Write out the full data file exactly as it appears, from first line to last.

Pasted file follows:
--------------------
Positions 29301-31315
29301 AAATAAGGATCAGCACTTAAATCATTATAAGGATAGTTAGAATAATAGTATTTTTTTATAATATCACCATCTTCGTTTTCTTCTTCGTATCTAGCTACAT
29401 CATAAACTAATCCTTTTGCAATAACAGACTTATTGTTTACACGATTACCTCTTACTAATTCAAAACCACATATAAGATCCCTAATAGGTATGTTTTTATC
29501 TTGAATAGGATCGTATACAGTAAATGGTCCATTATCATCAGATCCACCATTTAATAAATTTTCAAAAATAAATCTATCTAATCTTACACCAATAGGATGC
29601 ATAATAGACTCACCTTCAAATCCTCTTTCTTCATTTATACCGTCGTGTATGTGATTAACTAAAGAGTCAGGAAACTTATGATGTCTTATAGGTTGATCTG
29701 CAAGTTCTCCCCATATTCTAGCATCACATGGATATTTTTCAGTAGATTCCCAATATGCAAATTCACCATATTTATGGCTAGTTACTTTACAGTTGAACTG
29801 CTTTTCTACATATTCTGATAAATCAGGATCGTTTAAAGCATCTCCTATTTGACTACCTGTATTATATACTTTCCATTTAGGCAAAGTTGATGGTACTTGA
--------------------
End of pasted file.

Positions 29301-31315
29301 AAATAAGGATCAGCACTTAAATCATTATAAGGATAGTTAGAATAATAGTATTTTTTTATAATATCACCATCTTCGTTTTCTTCTTCGTATCTAGCTACAT
29401 CATAAACTAATCCTTTTGCAATAACAGACTTATTGTTTACACGATTACCTCTTACTAATTCAAAACCACATATAAGATCCCTAATAGGTATGTTTTTATC
29501 TTGAATAGGATCGTATACAGTAAATGGTCCATTATCATCAGATCCACCATTTAATAAATTTTCAAAAATAAATCTATCTAATCTTACACCAATAGGATGC
29601 ATAATAGACTCACCTTCAAATCCTCTTTCTTCATTTATACCGTCGTGTATGTGATTAACTAAAGAGTCAGGAAACTTATGATGTCTTATAGGTTGATCTG
29701 CAAGTTCTCCCCATATTCTAGCATCACATGGATATTTTTCAGTAGATTCCCAATATGCAAATTCACCATATTTATGGCTAGTTACTTTACAGTTGAACTG
29801 CTTTTCTACATATTCTGATAAATCAGGATCGTTTAAAGCATCTCCTATTTGACTACCTGTATTATATACTTTCCATTTAGGCAAAGTTGATGGTACTTGA